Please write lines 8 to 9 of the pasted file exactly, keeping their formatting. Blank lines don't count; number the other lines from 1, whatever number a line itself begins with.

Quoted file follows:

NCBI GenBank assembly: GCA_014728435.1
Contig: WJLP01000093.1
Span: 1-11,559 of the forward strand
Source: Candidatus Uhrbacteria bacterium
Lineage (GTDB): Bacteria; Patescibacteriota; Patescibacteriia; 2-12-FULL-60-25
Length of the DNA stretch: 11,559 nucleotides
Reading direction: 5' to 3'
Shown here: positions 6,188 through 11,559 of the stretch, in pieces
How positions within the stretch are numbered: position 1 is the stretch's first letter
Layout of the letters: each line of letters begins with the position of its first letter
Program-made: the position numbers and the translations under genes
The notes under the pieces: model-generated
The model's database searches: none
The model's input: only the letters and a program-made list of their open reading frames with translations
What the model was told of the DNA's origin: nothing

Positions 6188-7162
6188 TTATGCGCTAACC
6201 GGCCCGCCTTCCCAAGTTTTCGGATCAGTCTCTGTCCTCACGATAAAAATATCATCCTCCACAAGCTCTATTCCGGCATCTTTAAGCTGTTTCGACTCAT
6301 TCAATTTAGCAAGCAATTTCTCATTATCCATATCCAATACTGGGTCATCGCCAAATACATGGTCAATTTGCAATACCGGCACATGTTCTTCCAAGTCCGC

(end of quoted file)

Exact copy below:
Shown here: positions 6,188 through 11,559 of the stretch, in pieces
How positions within the stretch are numbered: position 1 is the stretch's first letter